The other huge problem is the cost. $1,350 to be exact. There’s a waiver….but it isn’t really clear how likely one is to GET that fee waived. They don’t make any promises before you submit the paper. And that’s where it counts! Why go through the hassle of review just to find out several weeks later that you have to pull it for the $$? Might as well not even try.

Part of the problem here is the 1%ers like mbeisen and @namnezia think “society journal” means: PNAS is $70/page, JNsci is about $950 total.

yeah, SOME journals that technically qualify as “society” journals have page charges or publication fees. But the ones I’m talking about, for the most part, do not. Not. ONE. dime. Not a $75 “submission fee”. Not a page charge.

They are FREE from start to finish.

JNeuro and PNAS are not normal, run of the mill society journals. This is not what we are discussing. It strikes me that this frame of reference is why mbeisen can’t grasp the problem I’m trying to explore. It makes me fear that PLoS ONE is falling short of what it could be because it was founded by Science 1%ers who are clueless and out of touch.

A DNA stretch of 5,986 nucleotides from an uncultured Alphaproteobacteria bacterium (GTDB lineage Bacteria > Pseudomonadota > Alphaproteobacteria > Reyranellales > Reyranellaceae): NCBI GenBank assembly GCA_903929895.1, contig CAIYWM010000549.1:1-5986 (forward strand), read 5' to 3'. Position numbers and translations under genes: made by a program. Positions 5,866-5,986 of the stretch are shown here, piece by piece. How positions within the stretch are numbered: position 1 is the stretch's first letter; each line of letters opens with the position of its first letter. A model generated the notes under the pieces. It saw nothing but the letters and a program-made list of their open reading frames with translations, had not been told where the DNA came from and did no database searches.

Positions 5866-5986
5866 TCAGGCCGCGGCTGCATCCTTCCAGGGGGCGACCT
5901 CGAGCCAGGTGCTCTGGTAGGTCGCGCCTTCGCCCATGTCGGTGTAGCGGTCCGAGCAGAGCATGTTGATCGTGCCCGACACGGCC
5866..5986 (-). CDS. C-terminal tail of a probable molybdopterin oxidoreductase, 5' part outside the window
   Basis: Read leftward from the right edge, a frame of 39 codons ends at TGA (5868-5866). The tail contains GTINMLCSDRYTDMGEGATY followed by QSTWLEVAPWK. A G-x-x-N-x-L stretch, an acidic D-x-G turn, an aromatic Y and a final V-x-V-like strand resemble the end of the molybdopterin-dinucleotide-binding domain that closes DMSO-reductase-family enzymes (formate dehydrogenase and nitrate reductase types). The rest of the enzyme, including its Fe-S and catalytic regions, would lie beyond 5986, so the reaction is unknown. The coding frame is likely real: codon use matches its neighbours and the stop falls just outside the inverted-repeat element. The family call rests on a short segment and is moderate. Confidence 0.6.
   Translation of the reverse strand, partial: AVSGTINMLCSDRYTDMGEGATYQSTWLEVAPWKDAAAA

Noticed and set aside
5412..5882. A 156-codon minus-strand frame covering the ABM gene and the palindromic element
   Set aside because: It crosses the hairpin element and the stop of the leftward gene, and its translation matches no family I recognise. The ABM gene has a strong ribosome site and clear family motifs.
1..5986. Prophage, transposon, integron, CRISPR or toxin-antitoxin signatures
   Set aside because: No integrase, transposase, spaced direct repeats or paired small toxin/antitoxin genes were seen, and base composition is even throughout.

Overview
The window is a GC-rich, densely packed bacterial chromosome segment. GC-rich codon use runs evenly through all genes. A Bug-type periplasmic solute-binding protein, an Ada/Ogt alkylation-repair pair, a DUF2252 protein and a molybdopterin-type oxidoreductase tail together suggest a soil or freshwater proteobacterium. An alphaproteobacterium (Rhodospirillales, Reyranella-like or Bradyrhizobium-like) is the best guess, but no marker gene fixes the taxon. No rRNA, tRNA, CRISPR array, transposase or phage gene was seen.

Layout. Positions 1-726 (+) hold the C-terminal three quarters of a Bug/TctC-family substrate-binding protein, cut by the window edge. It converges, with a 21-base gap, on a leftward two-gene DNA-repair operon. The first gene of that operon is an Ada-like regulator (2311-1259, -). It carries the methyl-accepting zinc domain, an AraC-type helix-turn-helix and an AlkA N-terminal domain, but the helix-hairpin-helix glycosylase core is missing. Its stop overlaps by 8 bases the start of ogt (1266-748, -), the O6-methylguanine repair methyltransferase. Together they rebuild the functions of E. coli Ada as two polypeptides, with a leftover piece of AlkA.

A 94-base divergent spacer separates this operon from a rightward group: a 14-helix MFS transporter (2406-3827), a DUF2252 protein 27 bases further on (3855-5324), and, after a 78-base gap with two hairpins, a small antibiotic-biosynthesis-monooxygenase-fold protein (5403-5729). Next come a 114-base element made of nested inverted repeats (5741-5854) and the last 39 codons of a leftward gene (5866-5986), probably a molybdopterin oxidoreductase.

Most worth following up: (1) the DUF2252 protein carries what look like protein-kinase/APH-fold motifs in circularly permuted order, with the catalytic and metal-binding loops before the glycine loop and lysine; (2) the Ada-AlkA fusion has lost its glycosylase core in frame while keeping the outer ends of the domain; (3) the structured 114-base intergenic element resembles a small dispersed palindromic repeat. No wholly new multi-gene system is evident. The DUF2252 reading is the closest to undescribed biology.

It’s like I’m blogging in the wind here.

Dario Maestripieri pointed to an Opinion by Fred Southwick in The Scientist over at The Creativity Post. Southwick’s point, in part:

The maladaptive insistence that research scientists obtain their financial support by continually writing federal, state, and private grants often prevents scientists from stepping outside the boundaries established by this grant process. Because the success rate is now down to 10 percent, academic scientists are forced to spend much of their time writing proposals, rather than performing creative research.

The balance of his remarks seem mostly directed at what University changes are needed.

Maestripieri adds a bit more finger-pointing at the NIH (and other major granting agencies):

Obtaining research grants has become an increasingly competitive business. Many more people apply for grants now than in the past while the amount of funds available has remained the same or decreased. Federal funding agencies fund only about 10% of the applications and grant review panels have become highly risk-averse. They tend to fund proposals by well established investigators, which often represent replications or minor extensions of previous work, while creative, original, and riskier proposals by young researchers are penalized. The funding issue has its origin outside of academia and its solution must also come from outside of academia: a political decision to allocate more funding to research.

More money, yes. But let us not take our eye off the ball.

Those of you* who have been with me for all these years should remember from whence this blog voice came.